A more nuanced discussion of the historical circumstances surrounding the industry might have helped also to integrate the tapestry into European history. For a history that has an extremely precise beginning, as Delmarcel outlined in Chapter 1, the use of the term Ancien Régime to circumscribe the chronological scope of his study is vague. The French Revolution, the proposed cutoff point of the study, did not have a direct impact on the tapestry industry; by this time very few tapestries were produced in Brussels. The way in which the religious persecution of Protestants in the sixteenth century and the French invasion of the Southern Netherlands in the seventeenth century transformed the tapestry industry is not made explicit in the text.
The general reader might have profited from a clearer statement of the place of Flemish tapestry within the broader scope of tapestry production in what is now Europe. First of all, the reader might not understand why the author includes tapestries produced in Picardy and within the political sphere of the French kings in a study of Flemish tapestry. Second, without an awareness of the long-standing debate between Belgian and French scholars as to the provenance of certain medieval tapestries, the reader might not appreciate the fact that Delmarcel’s discussion of French painters as designers of Flemish tapestries points to the interaction between artists in these geographic regions. Finally, the author mentions numerous weavers who participated in the foundation of state-sponsored French workshops, but excludes a discussion of tapestry production in Aubusson, Beauvais, and Paris. In order to understand what is distinctive about the Flemish tapestry industry, it would be interesting to have a brief description of these French centers of production, as well as those in other countries, such as England and Italy. For the former, the reader can turn to Amaury Lefebure’s section on seventeenth and eighteenth century tapestries, which highlights tapestry production in France, in Histoire de la Tapisserie en Europe du Moyen-Age à nos jours.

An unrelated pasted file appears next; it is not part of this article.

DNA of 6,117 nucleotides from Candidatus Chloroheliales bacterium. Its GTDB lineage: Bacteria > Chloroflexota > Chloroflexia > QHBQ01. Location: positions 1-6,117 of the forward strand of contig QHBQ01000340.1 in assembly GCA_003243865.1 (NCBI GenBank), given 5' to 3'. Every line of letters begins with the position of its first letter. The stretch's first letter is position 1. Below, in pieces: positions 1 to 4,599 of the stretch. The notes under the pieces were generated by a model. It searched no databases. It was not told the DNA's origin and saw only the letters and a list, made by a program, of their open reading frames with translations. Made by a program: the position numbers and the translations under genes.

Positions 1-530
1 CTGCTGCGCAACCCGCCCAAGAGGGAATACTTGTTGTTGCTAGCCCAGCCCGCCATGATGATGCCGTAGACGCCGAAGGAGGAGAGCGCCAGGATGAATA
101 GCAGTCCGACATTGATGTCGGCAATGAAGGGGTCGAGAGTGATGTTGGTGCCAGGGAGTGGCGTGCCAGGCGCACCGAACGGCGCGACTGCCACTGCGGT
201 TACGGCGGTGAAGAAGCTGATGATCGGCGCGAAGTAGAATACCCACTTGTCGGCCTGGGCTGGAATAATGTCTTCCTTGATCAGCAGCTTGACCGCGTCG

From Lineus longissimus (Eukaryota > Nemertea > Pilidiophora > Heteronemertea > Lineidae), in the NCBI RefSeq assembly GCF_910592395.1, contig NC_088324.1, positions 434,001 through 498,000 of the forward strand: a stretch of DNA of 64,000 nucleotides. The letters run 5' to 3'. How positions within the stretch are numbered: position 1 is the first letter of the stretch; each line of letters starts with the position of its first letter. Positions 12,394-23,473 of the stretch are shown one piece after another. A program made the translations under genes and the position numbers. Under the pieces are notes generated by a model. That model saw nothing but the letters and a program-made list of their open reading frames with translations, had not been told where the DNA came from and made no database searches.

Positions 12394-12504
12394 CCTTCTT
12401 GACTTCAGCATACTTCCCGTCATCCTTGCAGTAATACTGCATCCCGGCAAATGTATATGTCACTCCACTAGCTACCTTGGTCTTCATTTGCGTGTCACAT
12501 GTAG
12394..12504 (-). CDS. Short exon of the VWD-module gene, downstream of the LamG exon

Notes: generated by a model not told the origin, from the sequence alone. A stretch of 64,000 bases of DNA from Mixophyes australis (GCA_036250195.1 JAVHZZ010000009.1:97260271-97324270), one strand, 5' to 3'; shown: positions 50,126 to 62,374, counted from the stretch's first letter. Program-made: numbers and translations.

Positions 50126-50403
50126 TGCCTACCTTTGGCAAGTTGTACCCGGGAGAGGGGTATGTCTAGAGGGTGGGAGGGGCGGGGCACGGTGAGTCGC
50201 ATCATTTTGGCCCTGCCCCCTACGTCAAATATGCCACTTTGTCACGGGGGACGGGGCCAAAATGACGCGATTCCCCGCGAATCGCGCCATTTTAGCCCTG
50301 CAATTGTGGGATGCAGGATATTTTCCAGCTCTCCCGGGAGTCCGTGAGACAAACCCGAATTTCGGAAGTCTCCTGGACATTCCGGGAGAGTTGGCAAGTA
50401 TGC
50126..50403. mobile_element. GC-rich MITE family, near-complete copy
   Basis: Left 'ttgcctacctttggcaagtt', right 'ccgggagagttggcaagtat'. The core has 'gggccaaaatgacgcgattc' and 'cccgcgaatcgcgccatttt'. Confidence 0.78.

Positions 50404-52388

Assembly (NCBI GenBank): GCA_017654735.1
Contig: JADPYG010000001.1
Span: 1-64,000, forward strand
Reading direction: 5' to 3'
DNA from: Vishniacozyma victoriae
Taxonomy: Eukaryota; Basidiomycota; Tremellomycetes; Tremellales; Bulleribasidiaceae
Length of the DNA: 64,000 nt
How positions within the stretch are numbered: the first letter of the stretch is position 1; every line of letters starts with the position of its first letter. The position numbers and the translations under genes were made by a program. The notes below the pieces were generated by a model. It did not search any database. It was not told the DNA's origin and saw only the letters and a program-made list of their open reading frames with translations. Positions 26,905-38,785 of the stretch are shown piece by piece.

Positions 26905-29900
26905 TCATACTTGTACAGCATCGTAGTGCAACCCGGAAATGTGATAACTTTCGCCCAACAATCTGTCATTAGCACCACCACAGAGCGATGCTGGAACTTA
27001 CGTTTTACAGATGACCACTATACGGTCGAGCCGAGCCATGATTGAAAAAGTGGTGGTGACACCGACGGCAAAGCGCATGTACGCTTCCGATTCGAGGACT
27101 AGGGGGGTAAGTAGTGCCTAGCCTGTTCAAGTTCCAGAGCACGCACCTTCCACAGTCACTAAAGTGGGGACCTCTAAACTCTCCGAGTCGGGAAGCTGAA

Associate Professor, Department of Art History, Rutgers University